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Do We Really Want to Be Known? -- Psalm 139 (6th Sunday After Pentecost)

I love Psalm 139. For most of my life this Psalm has been a source of comfort and assurance:

· When I have felt most alone, this Psalm says to me: God is with us. God is never far off. God is nearby: “O God, you have searched me and you know me. You know when I lie down and when I rise – you are with me in my coming and my going. You are familiar with all my ways.” Everywhere. All the time. In the heights. In the depths. God is there. With us.

· Psalm 139 holds the prayer I pray when I’m on an air plane that’s taking off – that huge chunk of metal, with me in it, improbably lifting off the ground: “If I rise on the wings of the dawn, if I settle on the far side of the sea... even there, your hand will hold me fast.”

· And. When the world has tried to tell me (and others like me) that we are somehow less than, I can reach further down into the Psalm and say, “No. I am fearfully and wonderfully made. We are fearfully and wonderfully made. You, God, wove me together in the depths of the earth. You saw me and shaped me from before the beginning. I know that all your works are wonderful.”

Psalm 139 is a psalm of comfort, assurance, and intimacy – intimacy with God: “O God, you have searched me, and you know me.”[1]

But the theme of this sermon is: “Do we really want to be known?”

O God, you have searched me. And you know me.”

And I’m going to ask it flat out: “Do we really want to be known?”

Because it seems to me that we spend an awful lot of time trying hard not to be known. Think about it.

On the public level, we have all sorts of protections against being known. Legal protections. Constitutional protections – for our right to privacy; protections against being searched. And those are good and worthy protections – protections against the abuse of power – protections FOR our dignity and FOR our autonomy.

On the personal level, we want these same protections in our daily life, too – a certain amount of privacy – if not necessarily as a matter of law, as a matter of common decency.

Let me put it this way, if I’m going to be honest here, there are some things about me that I just don’t want y’all to know. And I’ll start off easy. I don’t want you to know what I look like first thing in the morning. I will confess that when I was deciding whether or not to offer 7am morning prayer this summer, one of the considerations was whether I thought I could be camera ready by 7am.

A little more deeply: I also don’t want you to know what I’m like when I am at my inter-personal worst. When I’m fed up and irritable, when I let those words fly, those hurtful words, those words that know where the tender spots are and go right for them. Those words that come out of my mouth – that I can almost see float there as they’re spoken – as I desperately, desperately want to call them back.

I don’t want you to know the ugly. And frankly, I’d rather that God not search me there – in those places. Let’s just stay with the “fearfully and wonderfully made” part.

Now, I’ve been careful to speak for my own experience. Maybe that’s just me. But if you’re wondering... I’d invite you sometime this week to take a moment and say, “God, I don’t want you to know.....” and see if anything comes to fill in the blank.

The Psalm assures us: God searches us and God knows us.

God is familiar with all our ways—all our comings, all our goings,

everything we do.

God knows our every thought. God knows our every word.

God is all up in our business. God is all up in our grill.

Always nearby.

“O God, you have searched us and you know us.” Every bit of us.

Do we really want to be known? Like that.

I’ve talked with some of you this week, and know that other folks have deep connections to this Psalm. I connect this Psalm to the writings of Dr. Howard Thurman, as I was introduced to Dr. Thurman by one of my teachers, Rev. Dr. J. Alfred Smith, Sr.[2] Dr. Thurman was a foundational prophetic, spiritual thinker and leader in the civil rights movement. Howard Thurman stood in the midst of a community facing the worst of times – thinking and praying about what mattered most to sustain ourselves for the journey.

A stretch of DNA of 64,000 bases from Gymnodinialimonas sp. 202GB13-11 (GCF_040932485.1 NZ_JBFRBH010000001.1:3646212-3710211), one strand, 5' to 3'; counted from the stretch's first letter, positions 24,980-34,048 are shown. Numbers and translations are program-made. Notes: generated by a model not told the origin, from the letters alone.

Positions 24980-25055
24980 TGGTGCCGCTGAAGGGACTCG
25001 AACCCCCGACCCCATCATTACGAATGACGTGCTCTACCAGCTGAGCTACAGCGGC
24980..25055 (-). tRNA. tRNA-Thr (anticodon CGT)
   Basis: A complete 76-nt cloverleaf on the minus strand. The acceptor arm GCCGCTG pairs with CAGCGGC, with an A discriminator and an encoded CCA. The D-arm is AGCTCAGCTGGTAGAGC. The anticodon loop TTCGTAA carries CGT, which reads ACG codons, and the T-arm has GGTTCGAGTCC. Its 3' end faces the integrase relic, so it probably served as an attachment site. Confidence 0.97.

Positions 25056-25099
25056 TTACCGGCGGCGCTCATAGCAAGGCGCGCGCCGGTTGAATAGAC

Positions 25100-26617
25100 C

To the question, “Do we really want to be known like that?” Dr. Howard Thurman would say: We have to be known like that. Psalm 139 was Howard Thurman’s favorite Psalm – and within his prophetic spirituality, this being known honestly by God was essential to life and to the work of justice. Dr. Thurman described it this way: Being fully known means that God knows those moments where we have experienced joy and hope and awakening, AND, AND, God knows those moments where our response to human need has been half-hearted, where we’ve turned our back on truth and justice, where we have sat in deep despair. For Dr. Thurman, being searched and known – like that – is the essential path to deeper relationship with God – and to living a life that has meaning: We’ve got to let God know us, if we want to know God.

Psalm 139 invites us into what I might call “brave space.” I learned that phrase from anti-racism educator Shandhya Ja.[3] When I worked in higher ed, we used to talk about creating “safe space” – a space for learning where the integrity of each person is protected and safe – where each person can be who they are. That’s a good thing. But in my last few years at the seminary, we started talking about “brave space.” Shandhya Ja suggests that we can’t really have honest conversations in something we call “safe space” – if that space keeps us safe from our own discomfort – if that space keeps us safe from being searched and known.

For honest conversation, we need something that is more courageous. So she encourages folks to talk in terms of brave space

· brave space that leaves room for discomfort where it is needed to name hard realities and truth –

· brave space that leaves room for correction –

· brave space that engages with curiosity –

· brave space that expects and embraces a lack of resolution

· brave space that might ask us to change.

Psalm 139 invites us to enter into brave space with God – and by implication with each other. Psalm 139 invites us to let God know us – every bit of us. It invites us to look at ourselves and our lives with clear eyes – and not just ourself as an individual – but ourself as a person embedded and connected in community. Psalm 139 invites us into brave space that leaves room for searching and knowing – room for discomfort – room for transformation.